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Re: Bash not escaping escape sequences in directory names

From: Koichi Murase
Subject: Re: Bash not escaping escape sequences in directory names
Date: Sat, 22 Jan 2022 21:32:50 +0900

2022年1月22日(土) 19:54 Andreas Kusalananda Kähäri <andreas.kahari@abc.se>:
> [...]
> > Highly unlikely. It would require an implausible scenario.
> Mind if I use that quote? :-)
> Example of interesting values to test in PS1, with discussions:
>         https://security.stackexchange.com/q/56307

These cases discussed in the above page for the command "cat" are all
considered to be the vulnerabilities of terminal emulators, but not
the security issues of "cat". If you look at these CVE reports, you
can find that none attributes the issue to the command "cat". Bash
outputs the directory names in the prompt just like "cat", which is
not considered a security issue of "Bash".

If one started to argue that every application should work around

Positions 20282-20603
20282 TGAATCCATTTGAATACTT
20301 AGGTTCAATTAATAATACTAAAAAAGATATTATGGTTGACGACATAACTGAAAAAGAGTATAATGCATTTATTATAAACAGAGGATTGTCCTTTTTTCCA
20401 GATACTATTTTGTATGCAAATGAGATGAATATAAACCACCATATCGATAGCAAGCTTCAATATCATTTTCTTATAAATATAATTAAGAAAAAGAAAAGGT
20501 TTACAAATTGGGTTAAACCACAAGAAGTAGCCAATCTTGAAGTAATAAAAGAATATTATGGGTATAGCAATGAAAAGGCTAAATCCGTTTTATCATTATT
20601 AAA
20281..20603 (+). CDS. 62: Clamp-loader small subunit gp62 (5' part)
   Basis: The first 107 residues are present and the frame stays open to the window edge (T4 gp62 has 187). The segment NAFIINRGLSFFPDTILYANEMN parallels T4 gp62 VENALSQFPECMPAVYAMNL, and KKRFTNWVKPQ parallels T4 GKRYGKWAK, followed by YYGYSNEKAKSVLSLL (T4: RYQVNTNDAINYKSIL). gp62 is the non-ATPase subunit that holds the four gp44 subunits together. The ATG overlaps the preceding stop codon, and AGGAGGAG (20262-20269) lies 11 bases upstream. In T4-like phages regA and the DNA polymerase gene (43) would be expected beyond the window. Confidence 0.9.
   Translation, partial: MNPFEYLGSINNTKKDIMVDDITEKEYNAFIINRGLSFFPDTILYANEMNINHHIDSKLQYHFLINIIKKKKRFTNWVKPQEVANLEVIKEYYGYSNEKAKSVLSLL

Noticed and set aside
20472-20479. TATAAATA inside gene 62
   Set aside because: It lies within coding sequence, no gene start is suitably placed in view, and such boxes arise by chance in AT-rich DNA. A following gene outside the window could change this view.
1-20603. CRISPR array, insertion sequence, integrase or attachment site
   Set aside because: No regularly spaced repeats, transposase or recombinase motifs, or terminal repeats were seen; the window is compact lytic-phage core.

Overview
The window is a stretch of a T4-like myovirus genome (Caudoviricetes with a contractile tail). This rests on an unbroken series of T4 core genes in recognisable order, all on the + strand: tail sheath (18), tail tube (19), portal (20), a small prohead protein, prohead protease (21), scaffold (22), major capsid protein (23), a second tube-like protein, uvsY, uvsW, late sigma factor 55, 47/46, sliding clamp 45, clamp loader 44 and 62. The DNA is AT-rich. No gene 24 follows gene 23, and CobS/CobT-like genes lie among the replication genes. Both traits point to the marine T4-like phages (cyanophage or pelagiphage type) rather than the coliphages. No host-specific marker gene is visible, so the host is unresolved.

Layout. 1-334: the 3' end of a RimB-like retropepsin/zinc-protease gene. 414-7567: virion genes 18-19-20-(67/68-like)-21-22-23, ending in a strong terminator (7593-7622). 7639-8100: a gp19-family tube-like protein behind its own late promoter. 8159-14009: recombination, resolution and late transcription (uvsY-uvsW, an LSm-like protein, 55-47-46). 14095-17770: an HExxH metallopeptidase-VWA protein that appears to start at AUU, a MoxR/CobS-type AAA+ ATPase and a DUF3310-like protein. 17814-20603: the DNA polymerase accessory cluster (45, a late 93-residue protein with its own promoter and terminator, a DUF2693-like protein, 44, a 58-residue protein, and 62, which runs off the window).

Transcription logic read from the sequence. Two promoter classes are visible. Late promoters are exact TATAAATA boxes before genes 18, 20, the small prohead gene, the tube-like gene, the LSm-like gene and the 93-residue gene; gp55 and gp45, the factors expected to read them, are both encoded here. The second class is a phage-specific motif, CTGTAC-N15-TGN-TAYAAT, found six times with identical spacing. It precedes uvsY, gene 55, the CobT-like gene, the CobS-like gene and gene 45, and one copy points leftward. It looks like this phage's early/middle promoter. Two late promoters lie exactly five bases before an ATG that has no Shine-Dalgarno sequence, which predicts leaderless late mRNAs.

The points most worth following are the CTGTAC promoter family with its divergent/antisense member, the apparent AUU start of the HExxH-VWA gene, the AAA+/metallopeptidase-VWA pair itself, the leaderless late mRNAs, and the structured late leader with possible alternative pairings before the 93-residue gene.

possible bugs of terminal emulators caused by weird directory names,
literally every application would need to be patched. For an obvious
example, the command "ls" would need to quote the filenames (even
without the option -Q) by default, which would conflict with POSIX.
For another example, every command-line program would need to quote
the filenames in its error messages, output logs, etc. I don't think
that is a valid argument.

The real issue here is just

> > > On Fri, Jan 21, 2022 at 03:29:47PM -0500, Chet Ramey wrote:
> > > > A mild annoyance at best, don't you think?

but I think this is important. I don't see any reason to refrain from
quoting the directory names in the prompt considering that the control
characters in the text input by users using C-v or C-q are already
quoted as e.g. ^[.

I guess the current behavior also causes inconsistencies between the
actual cursor position in the terminal and the virtual cursor position
in Readline. I believe we should quote control characters in the
directory names for the prompt.

# This is a side note, but it's not necessarily a "mild"
# annoyance but can be a big annoyance depending on the escape
# sequences in the directory names. For example, most people
# without sufficient knowledge must reset the terminal with the
# following directory name:
# $ mkdir $'\e[H\e[?69h\e[1;2s\e[1;2r'
# $ cd !$
# You can try this with a terminal that supports DECSLRM such as
# xterm.


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